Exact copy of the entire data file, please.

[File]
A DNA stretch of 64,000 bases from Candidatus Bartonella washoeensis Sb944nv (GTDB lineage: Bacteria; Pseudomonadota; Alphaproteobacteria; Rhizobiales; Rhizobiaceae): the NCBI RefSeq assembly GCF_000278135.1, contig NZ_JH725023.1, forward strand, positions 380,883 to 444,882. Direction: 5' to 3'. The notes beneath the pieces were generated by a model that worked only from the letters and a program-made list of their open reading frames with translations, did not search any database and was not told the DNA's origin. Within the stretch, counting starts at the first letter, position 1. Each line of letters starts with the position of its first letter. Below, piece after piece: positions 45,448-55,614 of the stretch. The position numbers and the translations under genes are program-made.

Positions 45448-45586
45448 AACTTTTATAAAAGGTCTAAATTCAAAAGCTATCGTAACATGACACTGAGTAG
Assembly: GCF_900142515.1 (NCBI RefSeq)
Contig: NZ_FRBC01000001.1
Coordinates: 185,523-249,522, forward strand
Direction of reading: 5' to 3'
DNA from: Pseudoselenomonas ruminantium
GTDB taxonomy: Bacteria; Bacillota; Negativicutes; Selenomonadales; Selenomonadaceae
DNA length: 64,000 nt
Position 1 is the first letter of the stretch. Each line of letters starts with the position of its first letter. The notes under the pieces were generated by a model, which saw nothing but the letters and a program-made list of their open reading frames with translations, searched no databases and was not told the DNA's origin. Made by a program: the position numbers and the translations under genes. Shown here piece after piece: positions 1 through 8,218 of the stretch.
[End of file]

A DNA stretch of 64,000 bases from Candidatus Bartonella washoeensis Sb944nv (GTDB lineage: Bacteria; Pseudomonadota; Alphaproteobacteria; Rhizobiales; Rhizobiaceae): the NCBI RefSeq assembly GCF_000278135.1, contig NZ_JH725023.1, forward strand, positions 380,883 to 444,882. Direction: 5' to 3'. The notes beneath the pieces were generated by a model that worked only from the letters and a program-made list of their open reading frames with translations, did not search any database and was not told the DNA's origin. Within the stretch, counting starts at the first letter, position 1. Each line of letters starts with the position of its first letter. Below, piece after piece: positions 45,448-55,614 of the stretch. The position numbers and the translations under genes are program-made.

Positions 45448-45586
45448 AACTTTTATAAAAGGTCTAAATTCAAAAGCTATCGTAACATGACACTGAGTAG
Assembly: GCF_900142515.1 (NCBI RefSeq)
Contig: NZ_FRBC01000001.1
Coordinates: 185,523-249,522, forward strand
Direction of reading: 5' to 3'
DNA from: Pseudoselenomonas ruminantium
GTDB taxonomy: Bacteria; Bacillota; Negativicutes; Selenomonadales; Selenomonadaceae
DNA length: 64,000 nt
Position 1 is the first letter of the stretch. Each line of letters starts with the position of its first letter. The notes under the pieces were generated by a model, which saw nothing but the letters and a program-made list of their open reading frames with translations, searched no databases and was not told the DNA's origin. Made by a program: the position numbers and the translations under genes. Shown here piece after piece: positions 1 through 8,218 of the stretch.